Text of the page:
2. sqlsvc : Full Control

A user having the right to read the database files (in our example, the files contained in the F:\MSSQL\Data directory) is allowed to read the data included in this directory irrespective of the privileges defined in the SQL Server. Therefore, the best practice is to provide a minimum access – preferably by leaving the default settings.


The last operation involves the change in the most privileged SQL Server access account password – the SA privilege. Although the ‘Windows Authentication Mode’ efficiently only allows a user to login/connect to SQL Server with Windows authentication, but an unintentional switching to the ‘Mixed Mode’ (named ‘SQL Server and Windows’ in the settings available in the ‘Enterprise Manager’) may cause that the ‘SA’ account will be accessible with no password required. In order to modify the passwords, use the osql.exe utility and then call the sp_password procedure to impose any additional limits on the supplied password that you desire. On starting the osql.exe, type the -E argument (the Windows authentication that is required for connectivity with the local SQL server). Setting the sp_password procedure requires the following parameters:



  1. account name @loginame=’sa’ and
  2. new password @new=’anynewpassword’ (of course, type your own passwords, preferably more sophisticated).

The SQL procedure parameter names are always prefixed with ‘@’ followed by the equals sign and the value (names are to be put in apostrophes, parameters are to be separated with commas). After entering the procedure, run it using the ‘go’ command and then exit the osql program using the ‘quit’ command. Fig. 10 illustrates the password changing procedure.




Fig. 10: Changing the ‘SA’ account password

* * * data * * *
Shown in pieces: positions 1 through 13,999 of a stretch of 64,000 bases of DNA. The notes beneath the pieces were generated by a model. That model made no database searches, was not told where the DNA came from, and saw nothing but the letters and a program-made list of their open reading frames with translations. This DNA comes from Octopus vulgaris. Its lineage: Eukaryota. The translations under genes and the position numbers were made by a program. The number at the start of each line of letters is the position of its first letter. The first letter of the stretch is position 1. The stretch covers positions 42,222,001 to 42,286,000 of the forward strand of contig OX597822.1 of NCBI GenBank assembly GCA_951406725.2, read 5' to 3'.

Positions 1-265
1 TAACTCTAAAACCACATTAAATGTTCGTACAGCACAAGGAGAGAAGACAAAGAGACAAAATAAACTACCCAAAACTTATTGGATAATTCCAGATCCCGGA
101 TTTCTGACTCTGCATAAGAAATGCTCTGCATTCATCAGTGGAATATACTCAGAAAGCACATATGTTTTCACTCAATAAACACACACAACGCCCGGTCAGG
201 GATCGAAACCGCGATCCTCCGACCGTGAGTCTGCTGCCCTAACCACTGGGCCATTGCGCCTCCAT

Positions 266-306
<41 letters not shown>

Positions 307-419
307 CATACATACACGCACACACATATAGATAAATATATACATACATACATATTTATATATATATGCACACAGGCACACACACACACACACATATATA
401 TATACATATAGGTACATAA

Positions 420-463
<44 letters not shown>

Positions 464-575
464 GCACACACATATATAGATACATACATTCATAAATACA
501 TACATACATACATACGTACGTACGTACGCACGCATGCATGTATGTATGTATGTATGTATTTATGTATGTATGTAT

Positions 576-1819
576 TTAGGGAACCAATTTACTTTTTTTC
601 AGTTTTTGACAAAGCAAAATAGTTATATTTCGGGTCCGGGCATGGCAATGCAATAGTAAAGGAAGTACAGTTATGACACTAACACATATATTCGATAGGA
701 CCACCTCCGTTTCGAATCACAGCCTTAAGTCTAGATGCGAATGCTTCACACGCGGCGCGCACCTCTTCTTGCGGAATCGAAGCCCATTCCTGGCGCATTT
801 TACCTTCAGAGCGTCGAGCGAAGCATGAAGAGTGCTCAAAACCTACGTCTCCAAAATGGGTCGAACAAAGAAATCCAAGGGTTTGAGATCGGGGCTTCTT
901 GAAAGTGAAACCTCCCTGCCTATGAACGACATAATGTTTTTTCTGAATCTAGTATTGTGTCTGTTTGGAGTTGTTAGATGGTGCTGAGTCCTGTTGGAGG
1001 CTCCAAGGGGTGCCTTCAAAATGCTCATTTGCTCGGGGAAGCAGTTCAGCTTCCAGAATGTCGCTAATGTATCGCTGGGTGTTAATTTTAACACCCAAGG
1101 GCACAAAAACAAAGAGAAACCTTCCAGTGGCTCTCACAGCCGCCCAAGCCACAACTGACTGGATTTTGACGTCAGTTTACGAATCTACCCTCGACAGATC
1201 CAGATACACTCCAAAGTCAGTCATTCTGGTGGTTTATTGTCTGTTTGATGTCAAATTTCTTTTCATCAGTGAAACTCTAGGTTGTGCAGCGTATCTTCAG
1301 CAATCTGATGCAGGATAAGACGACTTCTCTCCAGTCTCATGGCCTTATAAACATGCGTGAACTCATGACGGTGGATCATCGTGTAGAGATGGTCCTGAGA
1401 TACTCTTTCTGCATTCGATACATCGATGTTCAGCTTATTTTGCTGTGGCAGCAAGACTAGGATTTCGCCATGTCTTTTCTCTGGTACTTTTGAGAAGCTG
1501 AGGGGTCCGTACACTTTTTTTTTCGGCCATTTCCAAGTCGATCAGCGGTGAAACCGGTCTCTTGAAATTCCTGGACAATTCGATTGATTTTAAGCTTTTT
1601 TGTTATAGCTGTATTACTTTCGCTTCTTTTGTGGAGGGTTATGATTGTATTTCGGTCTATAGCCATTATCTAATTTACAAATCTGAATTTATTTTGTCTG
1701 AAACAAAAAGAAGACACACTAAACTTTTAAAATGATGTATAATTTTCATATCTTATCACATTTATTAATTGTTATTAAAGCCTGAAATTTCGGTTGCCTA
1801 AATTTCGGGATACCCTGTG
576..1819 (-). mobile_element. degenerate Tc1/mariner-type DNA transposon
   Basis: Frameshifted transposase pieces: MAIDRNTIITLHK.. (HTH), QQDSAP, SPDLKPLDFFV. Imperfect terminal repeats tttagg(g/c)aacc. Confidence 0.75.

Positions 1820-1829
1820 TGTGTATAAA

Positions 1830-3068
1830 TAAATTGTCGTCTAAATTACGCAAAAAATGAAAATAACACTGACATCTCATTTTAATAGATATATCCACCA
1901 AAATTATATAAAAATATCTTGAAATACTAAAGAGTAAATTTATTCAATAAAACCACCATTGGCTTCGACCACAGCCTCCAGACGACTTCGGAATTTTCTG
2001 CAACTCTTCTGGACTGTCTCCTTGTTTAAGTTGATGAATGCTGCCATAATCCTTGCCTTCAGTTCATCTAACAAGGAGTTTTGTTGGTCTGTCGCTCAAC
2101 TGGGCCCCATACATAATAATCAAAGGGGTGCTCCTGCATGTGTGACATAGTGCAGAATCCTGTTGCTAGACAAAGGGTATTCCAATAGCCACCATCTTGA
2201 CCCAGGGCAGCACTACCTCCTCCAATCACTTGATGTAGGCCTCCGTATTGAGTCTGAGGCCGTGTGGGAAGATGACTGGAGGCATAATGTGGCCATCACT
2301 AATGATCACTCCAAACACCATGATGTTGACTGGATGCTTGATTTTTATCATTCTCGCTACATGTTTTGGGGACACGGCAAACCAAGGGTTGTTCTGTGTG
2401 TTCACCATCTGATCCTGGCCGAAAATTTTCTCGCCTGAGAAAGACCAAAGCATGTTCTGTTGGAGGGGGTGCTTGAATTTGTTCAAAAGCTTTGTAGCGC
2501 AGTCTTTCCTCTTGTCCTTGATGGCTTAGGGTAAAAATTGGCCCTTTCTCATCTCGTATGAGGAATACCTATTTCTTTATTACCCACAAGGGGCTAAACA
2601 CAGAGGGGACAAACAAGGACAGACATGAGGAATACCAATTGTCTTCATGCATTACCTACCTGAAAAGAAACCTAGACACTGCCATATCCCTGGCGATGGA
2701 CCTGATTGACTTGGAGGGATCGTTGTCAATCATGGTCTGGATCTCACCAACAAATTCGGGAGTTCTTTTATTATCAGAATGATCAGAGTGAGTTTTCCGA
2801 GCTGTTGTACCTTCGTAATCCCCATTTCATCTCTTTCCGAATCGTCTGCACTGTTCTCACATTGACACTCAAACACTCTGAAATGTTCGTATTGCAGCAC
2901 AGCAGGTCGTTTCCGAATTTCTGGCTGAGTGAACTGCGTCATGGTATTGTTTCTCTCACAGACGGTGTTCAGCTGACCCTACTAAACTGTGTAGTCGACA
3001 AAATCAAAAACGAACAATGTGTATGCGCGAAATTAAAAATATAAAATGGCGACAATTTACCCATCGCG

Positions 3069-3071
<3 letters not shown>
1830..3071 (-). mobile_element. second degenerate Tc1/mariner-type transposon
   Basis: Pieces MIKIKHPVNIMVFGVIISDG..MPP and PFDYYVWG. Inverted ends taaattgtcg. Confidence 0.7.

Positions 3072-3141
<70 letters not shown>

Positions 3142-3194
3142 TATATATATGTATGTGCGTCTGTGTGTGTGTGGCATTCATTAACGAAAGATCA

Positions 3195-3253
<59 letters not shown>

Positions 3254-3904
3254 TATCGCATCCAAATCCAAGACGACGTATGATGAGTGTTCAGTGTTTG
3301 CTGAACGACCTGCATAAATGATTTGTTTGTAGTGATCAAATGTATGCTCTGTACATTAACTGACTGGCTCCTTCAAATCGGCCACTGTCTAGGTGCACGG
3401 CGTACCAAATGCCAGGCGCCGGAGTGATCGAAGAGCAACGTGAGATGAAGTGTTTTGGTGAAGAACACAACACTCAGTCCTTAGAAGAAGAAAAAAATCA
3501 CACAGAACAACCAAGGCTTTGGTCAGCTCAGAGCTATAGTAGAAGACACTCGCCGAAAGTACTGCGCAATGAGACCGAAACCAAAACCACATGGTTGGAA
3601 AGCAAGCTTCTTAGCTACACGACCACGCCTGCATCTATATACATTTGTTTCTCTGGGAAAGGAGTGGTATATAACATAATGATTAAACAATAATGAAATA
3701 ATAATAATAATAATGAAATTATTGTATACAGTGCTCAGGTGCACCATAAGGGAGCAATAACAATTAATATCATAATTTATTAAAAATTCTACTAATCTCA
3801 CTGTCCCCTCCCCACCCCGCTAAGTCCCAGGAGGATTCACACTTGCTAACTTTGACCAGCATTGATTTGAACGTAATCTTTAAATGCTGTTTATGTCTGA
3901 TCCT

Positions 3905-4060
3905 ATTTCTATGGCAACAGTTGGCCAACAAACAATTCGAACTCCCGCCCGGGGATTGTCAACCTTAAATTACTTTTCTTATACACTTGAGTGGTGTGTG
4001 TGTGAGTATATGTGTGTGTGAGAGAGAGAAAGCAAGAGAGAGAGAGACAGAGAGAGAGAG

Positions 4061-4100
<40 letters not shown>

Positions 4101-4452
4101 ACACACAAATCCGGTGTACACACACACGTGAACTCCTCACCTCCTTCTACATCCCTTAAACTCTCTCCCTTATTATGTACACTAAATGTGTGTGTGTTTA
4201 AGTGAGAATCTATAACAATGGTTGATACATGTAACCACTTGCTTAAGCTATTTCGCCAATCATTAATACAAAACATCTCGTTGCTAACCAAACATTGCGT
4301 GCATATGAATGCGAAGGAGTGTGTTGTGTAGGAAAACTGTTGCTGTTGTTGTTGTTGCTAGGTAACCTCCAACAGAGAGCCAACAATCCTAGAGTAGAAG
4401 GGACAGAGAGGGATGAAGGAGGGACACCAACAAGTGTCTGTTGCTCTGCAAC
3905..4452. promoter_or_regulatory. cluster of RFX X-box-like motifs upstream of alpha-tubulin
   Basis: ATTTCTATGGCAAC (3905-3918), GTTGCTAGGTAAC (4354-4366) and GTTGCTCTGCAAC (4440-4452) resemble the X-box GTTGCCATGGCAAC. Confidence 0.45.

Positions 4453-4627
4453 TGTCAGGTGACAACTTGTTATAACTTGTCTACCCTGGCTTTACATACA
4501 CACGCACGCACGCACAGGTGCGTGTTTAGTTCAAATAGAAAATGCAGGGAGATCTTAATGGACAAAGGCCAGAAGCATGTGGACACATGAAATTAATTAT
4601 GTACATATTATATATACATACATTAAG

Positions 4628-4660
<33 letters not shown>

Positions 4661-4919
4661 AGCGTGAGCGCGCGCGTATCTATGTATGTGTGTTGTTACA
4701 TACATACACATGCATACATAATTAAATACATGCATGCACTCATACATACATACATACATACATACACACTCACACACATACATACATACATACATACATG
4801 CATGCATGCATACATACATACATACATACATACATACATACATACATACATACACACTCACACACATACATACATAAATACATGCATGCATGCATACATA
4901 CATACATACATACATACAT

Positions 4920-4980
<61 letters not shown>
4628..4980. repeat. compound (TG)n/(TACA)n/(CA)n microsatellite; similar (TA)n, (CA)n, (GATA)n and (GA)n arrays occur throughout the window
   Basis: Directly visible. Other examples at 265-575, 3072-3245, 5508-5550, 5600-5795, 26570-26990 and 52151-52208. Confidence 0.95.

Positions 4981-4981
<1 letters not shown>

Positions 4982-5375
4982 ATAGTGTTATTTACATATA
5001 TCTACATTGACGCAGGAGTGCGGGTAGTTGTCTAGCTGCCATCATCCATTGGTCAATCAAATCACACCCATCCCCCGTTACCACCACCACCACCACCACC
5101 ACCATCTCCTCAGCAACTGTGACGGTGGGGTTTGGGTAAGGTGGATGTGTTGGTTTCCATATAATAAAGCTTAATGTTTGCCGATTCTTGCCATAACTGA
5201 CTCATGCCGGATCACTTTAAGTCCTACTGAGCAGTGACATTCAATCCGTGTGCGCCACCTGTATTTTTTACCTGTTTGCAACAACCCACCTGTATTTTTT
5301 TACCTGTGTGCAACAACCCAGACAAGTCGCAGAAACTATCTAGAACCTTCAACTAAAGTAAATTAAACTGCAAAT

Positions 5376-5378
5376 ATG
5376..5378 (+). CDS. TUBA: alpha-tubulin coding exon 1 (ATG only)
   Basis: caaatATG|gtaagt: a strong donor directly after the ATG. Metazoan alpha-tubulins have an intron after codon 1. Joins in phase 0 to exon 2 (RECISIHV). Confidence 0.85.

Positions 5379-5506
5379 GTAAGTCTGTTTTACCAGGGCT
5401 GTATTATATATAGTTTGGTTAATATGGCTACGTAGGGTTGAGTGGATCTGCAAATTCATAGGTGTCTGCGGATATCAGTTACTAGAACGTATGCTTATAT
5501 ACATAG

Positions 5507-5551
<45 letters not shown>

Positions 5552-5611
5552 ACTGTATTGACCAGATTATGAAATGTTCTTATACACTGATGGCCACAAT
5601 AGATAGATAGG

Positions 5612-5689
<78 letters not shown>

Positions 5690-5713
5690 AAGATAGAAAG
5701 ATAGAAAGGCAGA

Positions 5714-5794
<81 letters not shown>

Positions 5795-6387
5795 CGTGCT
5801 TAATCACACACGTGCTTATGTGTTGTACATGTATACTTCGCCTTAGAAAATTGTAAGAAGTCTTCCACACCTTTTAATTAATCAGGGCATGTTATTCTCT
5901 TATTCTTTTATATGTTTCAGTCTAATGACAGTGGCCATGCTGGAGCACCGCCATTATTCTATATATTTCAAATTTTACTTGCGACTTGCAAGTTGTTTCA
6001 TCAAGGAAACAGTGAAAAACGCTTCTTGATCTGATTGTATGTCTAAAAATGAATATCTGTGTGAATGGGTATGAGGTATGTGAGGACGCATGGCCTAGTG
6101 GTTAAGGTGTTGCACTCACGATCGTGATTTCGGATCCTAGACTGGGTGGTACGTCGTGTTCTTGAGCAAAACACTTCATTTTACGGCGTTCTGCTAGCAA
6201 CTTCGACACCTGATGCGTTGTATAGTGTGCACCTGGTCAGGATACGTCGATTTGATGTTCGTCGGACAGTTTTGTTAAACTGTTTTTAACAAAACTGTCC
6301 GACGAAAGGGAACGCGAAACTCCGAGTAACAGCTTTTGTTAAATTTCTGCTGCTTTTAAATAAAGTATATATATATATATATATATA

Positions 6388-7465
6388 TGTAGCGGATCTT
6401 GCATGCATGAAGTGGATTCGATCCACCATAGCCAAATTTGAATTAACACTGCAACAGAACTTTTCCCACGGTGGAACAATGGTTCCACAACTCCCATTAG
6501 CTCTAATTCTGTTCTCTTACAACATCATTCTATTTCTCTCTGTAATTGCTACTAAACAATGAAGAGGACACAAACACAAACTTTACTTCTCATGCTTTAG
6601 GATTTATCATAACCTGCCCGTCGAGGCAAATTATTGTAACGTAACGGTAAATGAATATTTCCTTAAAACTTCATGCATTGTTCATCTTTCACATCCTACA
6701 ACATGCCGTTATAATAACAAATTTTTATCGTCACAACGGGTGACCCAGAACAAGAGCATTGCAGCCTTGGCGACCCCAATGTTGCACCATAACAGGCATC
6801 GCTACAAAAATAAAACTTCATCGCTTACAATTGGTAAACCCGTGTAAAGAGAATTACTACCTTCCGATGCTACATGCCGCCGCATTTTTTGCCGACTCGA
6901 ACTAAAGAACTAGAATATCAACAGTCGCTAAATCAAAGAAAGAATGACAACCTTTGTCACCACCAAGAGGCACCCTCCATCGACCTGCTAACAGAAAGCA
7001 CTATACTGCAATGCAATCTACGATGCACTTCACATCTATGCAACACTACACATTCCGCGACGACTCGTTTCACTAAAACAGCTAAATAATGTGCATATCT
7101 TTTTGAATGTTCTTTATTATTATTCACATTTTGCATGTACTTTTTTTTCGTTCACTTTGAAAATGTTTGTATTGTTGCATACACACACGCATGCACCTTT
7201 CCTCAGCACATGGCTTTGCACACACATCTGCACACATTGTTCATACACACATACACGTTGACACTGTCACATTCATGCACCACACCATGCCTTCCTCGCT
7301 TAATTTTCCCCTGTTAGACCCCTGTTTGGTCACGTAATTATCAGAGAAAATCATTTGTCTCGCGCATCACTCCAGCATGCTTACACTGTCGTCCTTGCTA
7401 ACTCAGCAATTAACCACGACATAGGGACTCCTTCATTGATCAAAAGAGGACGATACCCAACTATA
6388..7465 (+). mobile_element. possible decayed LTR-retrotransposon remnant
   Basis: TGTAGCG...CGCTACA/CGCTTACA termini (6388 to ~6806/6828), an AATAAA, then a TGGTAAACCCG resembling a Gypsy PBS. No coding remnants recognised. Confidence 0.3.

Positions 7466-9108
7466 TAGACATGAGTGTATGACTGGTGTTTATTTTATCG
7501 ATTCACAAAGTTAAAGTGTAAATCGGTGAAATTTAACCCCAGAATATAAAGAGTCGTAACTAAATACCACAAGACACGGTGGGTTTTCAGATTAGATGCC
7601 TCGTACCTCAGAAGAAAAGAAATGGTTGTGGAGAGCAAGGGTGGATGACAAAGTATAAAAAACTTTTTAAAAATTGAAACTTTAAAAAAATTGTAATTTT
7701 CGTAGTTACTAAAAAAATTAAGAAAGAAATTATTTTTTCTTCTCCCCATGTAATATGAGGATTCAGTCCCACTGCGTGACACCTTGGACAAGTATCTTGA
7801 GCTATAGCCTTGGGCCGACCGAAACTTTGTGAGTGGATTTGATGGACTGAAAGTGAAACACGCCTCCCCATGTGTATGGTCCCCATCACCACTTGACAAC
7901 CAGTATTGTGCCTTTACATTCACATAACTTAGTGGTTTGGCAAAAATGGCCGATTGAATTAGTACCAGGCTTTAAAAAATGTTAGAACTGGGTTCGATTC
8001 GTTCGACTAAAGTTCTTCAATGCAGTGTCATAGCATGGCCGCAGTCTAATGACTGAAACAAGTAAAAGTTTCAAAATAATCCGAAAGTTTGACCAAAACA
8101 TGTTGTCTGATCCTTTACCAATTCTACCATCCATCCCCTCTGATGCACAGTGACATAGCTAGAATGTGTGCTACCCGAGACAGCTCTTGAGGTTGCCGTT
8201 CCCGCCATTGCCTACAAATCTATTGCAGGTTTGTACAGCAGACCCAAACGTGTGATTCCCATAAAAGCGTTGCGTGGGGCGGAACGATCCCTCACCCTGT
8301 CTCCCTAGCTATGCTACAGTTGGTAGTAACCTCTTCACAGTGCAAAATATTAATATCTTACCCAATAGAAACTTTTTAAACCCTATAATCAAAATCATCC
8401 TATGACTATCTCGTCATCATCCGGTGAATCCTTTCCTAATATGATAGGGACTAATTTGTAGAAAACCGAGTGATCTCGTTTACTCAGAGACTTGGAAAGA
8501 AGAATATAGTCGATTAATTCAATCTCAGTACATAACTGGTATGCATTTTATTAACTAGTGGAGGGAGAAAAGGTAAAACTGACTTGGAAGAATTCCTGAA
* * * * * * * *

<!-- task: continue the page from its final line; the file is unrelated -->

For other information on this topic I recommend reading the SQL Server 2000 Security article available at the Microsoft TechNet website [18].


Bibliography


[1] http://online.securityfocus.com/news/309
[2] http://www.cert.org/advisories/CA-2002-08.html
[3] http://otn.oracle.com/deploy/security/alerts.htm
[4] http://online.securityfocus.com/archive/1/288036
[5] http://online.securityfocus.com/archive/1/288305
[6] http://online.securityfocus.com/archive/1/288334
[7] http://online.securityfocus.com/archive/1/303182
[8] http://www.appsecinc.com/resources/alerts/sybase/
[9] http://www.appsecinc.com/resources/alerts/db2/
[10] http://www.microsoft.com/technet/security/current.aspx
[11] http://www.microsoft.com/windows2000/downloads/servicepacks/sp3/default.asp
[12] http://www.microsoft.com/data/MDAC26Info/readmerefresh.htm
[13] http://www.microsoft.com/technet/security/bulletin/MS02-065.mspx
[14] http://www.microsoft.com/data/download_270RTM.htm
[15] http://www.microsoft.com/technet/security/bulletin/MS02-040.mspx
[16] http://www.microsoft.com/technet/security/bulletin/MS02-061.mspx
[17] http://support.microsoft.com/default.aspx?scid=kb;en-us;Q316333
[18] http://www.microsoft.com/technet/prodtechnol/sql/2000/maintain/sp3sec00.mspx